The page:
English: Many articles are rejected because of poor English. IJPTR wishes to encourage submissions from round the world and we understand that English is not always a first language however it is clear that IJPTR can not publish articles that are poorly written. During the development of articles we suggest writing in plain English using short, clear sentences and working with someone who has a good command of English. If this is not possible then IJPTR does have an English mentoring scheme. If authors wish to make use of this facility then please contact the editor for further information about this scheme.

Methods: The methods section of the article should be written in full English sentences rather than as a series of bullet points. There should be enough information provided about procedural issues to provide the reader with enough information to make a clear decision about the overall quality of the study, or to repeat the study if they so desired.

Poor reporting of results: Frequently results are reported weakly and it is not always easy to understand the study findings. Sometimes results are reported using too many tables or figures making it difficult to take on board the information. Use the minimum number of tables and figures to report your findings; these should be clear and concise. Results should not be reported twice using different visual means (e.g. tables and a figure). As a rule of thumb, the number of tables/ figures/ flowcharts used in a primary study should not exceed five. Tables should be supported by a clear and succinct narrative to explain the main data that the reader needs to understand.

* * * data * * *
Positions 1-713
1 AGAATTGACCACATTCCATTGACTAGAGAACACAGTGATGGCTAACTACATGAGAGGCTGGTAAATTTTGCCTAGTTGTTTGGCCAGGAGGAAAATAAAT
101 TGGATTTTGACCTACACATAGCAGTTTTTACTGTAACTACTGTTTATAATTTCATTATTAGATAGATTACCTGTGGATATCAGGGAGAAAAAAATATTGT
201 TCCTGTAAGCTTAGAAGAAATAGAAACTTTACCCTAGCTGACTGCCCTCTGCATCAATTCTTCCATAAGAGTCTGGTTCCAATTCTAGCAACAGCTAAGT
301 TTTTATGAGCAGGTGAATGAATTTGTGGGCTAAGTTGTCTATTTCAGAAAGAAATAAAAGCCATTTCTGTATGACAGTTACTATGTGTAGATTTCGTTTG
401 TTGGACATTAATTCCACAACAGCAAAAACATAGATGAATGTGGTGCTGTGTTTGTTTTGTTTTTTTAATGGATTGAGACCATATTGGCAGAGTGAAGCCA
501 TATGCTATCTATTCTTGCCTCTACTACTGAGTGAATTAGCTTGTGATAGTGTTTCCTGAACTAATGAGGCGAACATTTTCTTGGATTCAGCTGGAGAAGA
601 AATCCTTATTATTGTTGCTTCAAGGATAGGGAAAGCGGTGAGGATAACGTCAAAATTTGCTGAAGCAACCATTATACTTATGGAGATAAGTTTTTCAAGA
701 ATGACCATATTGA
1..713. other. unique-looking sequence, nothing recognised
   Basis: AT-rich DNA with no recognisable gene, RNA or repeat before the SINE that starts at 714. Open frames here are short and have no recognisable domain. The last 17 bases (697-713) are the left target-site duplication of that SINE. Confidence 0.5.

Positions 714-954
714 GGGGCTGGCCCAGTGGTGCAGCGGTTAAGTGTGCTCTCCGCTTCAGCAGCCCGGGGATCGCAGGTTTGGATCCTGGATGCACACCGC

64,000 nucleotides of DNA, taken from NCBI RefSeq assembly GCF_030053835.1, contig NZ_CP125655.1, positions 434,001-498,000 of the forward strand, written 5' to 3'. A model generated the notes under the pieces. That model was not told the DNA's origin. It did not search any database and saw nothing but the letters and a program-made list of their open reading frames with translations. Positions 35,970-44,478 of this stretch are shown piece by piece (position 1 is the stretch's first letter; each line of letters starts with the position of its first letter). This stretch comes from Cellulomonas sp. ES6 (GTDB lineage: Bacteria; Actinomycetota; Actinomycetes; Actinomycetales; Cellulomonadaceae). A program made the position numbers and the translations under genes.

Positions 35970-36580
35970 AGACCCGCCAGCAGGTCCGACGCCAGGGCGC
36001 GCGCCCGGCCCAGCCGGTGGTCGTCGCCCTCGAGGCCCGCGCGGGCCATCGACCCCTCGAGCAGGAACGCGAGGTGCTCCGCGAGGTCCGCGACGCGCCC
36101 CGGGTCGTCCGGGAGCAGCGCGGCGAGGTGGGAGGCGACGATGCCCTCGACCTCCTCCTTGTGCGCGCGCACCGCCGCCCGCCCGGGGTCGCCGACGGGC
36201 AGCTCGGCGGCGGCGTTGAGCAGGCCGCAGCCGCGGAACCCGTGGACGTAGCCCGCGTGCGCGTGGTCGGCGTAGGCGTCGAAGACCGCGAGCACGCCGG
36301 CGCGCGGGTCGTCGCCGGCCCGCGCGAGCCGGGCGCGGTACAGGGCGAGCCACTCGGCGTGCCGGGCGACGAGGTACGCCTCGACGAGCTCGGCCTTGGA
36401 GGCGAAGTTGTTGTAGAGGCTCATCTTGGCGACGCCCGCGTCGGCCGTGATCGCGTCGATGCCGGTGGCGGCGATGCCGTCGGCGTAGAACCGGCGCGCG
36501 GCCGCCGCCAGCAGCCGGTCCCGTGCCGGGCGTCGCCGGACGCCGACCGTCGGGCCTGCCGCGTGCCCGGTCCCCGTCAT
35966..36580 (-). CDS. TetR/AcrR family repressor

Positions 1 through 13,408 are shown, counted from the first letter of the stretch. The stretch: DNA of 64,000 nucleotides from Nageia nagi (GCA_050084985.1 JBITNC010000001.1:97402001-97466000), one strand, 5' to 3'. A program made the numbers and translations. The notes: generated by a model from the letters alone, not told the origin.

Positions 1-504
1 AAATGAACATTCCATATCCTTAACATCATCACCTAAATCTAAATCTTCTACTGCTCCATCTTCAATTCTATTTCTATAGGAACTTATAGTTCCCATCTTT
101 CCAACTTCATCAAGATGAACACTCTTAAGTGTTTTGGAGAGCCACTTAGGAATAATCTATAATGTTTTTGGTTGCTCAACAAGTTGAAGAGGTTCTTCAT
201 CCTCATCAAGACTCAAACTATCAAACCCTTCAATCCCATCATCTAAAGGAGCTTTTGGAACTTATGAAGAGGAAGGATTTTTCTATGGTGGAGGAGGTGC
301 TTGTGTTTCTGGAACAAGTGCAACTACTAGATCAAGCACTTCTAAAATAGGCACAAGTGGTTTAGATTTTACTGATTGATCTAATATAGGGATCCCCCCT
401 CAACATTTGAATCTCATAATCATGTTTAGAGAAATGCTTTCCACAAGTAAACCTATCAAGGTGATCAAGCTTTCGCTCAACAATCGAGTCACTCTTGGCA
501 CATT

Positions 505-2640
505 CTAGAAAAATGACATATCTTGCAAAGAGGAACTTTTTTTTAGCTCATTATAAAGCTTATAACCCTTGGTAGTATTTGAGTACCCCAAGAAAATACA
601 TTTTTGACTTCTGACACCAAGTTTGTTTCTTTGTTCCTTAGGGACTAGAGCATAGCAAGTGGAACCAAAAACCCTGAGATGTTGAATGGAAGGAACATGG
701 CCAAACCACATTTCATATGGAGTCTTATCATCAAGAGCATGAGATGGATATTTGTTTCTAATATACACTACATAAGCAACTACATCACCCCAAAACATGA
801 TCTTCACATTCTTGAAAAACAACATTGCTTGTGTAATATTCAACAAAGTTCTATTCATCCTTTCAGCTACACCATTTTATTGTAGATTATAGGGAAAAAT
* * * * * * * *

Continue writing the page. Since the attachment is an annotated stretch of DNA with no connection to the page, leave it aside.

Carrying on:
Limited discussion: Many rejected papers have a poor discussion section. We would ask authors to consider the following as a minimum requirement. First, there should be a brief summary of the important findings which should then be discussed in context with other studies which investigate a similar area. This will help the reader to understand the overall context of the study and how it contributes to the research in the area. Second, there should be a discussion of the strength and limitations of the study. Most articles have limitations and this is fine provided they are acknowledged and the impact of those limitations is discussed. By doing this the importance of the research is not overstated but presents a balanced interpretation of the findings. Simultaneously this can help readers to develop an understanding of important critical issues. Third, there should be a clear discussion of the clinical implications of the study. Because many IJPTR readers may not have a good understanding of research methods and literature, it is important that authors should present a thought provoking, well balanced discussion about how the findings of the study relate to clinical practice. Fourth, having conducted the study there should be some brief recommendations for further research. Finally, there should be a brief concluding paragraph which nicely summarises the main findings and the discussion.

We have identified five issues which commonly lead to rejection of articles. By addressing these issues there is an increased likelihood of submitted papers progressing to review stages. However we would also encourage reference to two publications which support academic writing. The first is published in this edition and is written by Nancy Dixon and is ideal for the person who is writing their first publication. The second is “Hints and tips on how to write for publication in academic and professional journals” and is available at www.writingforpublication.com

Good luck with your publications.

Sionnadh McLean